I know what you’re thinking: the stress of working in full time ministry with a 14 month old at home has finally caused me to crack. I reached a breaking point if my sermon is on changing diapers. It’s not as bad as all that. Let me explain.
Last week I preached this sermon on Galatians 4. It’s about God adopting us into his family. I had three well-defined points, as a good Baptist preacher should. Today I preached that same sermon for our students in their Sunday a.m. chapel service. I can’t take for granted that 6-12 graders know their Bible stories that way my church congregation does. I cut some of the scripture citations and needed a more colorful analogy or two. The first point in the sermon is that we are naturally the enemies of God. He says “Do this” and instead we do that. Adam and Eve are the first example, and not much has changed since. I talked about how cute Johannah is; all our students know this to be true. But when we’re changing a diaper, sometimes she quits being so cute. If she sits up, rolls over, or otherwise tries to escape then everything takes longer. We have to do things twice; or three times. The students all smiled, nodded and laughed. Then I pointed out that in my history class some of them are the same way. I have to repeat myself and/or do things twice. Sometimes three times. That’s our nature.
It gets worse. God sent his Son. Like the father of the prodigal, God waits and watches down the road for us to come home. The prodigal son (Luke 15) spent a fortune on good food, good wine and loose women. Eventually he hit rock bottom, and desired the same slop that he fed pigs. He had to learn that lesson the hard way. You couldn’t have told him any different, and if the father had come looking for him any sooner, he would have ran as fast as he could in the other direction. We were all wallowing (or are still wallowing) in our own filth. We are slaves to sin, whatever sin you want to fill in the blank with. If my daughter Johannah has filled her diaper, then she is basically sitting there in her own mess. She stinks. Yet when I reach for her she runs away. She ducks and dodges. Her natural impulse is to escape the diaper change. Are we any different? We wallow in our filthy sin, in our own mess, and push God away even as he wants to clean us.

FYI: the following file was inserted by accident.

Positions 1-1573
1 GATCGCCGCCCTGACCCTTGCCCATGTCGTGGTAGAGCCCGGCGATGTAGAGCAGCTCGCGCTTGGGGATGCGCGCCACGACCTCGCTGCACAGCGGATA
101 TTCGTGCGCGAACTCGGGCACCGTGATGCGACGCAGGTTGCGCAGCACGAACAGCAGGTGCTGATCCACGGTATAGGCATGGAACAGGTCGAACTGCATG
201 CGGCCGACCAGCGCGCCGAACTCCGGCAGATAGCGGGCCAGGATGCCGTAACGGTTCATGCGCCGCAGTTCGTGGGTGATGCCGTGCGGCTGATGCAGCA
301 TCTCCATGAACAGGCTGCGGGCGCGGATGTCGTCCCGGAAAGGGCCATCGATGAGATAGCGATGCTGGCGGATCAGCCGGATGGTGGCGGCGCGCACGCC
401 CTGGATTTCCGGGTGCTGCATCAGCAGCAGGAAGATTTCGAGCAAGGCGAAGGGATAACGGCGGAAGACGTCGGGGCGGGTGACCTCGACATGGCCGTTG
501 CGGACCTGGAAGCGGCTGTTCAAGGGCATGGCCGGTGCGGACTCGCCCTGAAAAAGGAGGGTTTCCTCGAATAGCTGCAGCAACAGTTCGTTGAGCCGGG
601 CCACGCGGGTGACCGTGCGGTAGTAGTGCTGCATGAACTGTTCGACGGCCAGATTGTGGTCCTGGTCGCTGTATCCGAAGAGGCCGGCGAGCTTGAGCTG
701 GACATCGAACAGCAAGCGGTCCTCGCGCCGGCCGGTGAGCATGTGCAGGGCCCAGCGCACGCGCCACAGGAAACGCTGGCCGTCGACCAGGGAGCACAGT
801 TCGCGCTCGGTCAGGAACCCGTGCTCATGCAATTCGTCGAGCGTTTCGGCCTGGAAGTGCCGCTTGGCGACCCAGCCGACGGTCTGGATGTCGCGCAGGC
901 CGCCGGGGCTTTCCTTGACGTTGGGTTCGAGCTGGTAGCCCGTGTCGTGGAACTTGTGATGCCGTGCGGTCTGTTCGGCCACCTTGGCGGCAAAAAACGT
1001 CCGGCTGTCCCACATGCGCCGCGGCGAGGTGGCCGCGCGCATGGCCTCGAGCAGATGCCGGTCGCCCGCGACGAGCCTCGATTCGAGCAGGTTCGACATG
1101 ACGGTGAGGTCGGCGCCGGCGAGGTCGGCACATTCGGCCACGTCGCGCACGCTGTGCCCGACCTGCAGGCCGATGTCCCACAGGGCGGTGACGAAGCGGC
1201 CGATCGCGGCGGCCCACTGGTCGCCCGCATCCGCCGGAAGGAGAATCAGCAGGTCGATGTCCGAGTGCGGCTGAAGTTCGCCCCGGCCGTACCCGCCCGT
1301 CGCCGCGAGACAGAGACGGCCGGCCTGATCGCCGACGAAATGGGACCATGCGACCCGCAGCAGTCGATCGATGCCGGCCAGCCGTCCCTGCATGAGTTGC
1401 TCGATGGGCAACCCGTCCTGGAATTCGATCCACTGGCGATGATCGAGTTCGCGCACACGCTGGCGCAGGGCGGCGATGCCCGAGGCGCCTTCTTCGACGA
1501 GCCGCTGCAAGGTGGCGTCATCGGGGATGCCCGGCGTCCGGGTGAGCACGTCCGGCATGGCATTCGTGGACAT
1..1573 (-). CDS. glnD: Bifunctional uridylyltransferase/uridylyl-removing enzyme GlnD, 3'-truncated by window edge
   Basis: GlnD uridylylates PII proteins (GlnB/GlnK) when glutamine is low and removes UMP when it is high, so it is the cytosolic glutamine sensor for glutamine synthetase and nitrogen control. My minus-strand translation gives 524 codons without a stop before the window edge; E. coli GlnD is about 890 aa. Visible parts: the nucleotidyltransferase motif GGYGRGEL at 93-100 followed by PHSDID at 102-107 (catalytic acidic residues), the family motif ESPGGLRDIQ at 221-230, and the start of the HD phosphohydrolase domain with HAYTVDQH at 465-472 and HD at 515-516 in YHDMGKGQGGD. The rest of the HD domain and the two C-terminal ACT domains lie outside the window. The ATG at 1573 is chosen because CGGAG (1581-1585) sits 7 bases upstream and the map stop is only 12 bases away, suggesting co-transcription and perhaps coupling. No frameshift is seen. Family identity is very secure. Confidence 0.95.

God loved us when we were unlovable. That’s the Gospel. And if you have kids, had kids, or know parents with new kids, fell free to preach the Gospel according to dirty diapers.
It’s been almost two years since we had a series of academic discussions. You can see all of those titles by clicking here. What do I mean by academic discussion? We can present evidence, share our logic and reasoning, but the position we take can be neither proven nor disproven. Such an exercise can hone our analytic or linguistic skills, but at a practical level there is little value if that’s the only type of discussion we are having. I will continue to spend most of my time and energy sharing the Gospel, offering apologetics and encouraging others, but occasionally…
The Apostle Paul refers to a thorn in his flesh in 2 Corinthians 12:7 that he credits with keeping him humble. There has been much debate and discussion as to what this particular thorn was, and even if we are capable of knowing. In the Tyndale New Testament Commentary on Galatians, R. Alan Cole states that there is “no real evidence” that Paul’s trouble had anything to do with his eyes. While there may be no realevidence I think that clues left by Paul combined with modern medical understanding point very convincingly to just such a conclusion. Continue reading →
The Gideons are going into several different churches in our area tomorrow and this morning they hosted a breakfast for pastors and wives. Our speaker was from Catersville, just 30 minutes down the road, and he talked about his recent trip to Africa. He had the obligatory slideshow (but thankfully PowerPoint and ProPresenter have replaced the slide carousels of years gone by).
I’ve been listening to Gideon stories my entire life, but the longer I live the more I realize I will never hear everything. Before we dismissed, we watched this 8 minute testimony of Ron Archer. It’s not G-rated. It’s violent and contains language some may find offensive. But so does the Bible. Listen to this man’s story and give glory and honor to God.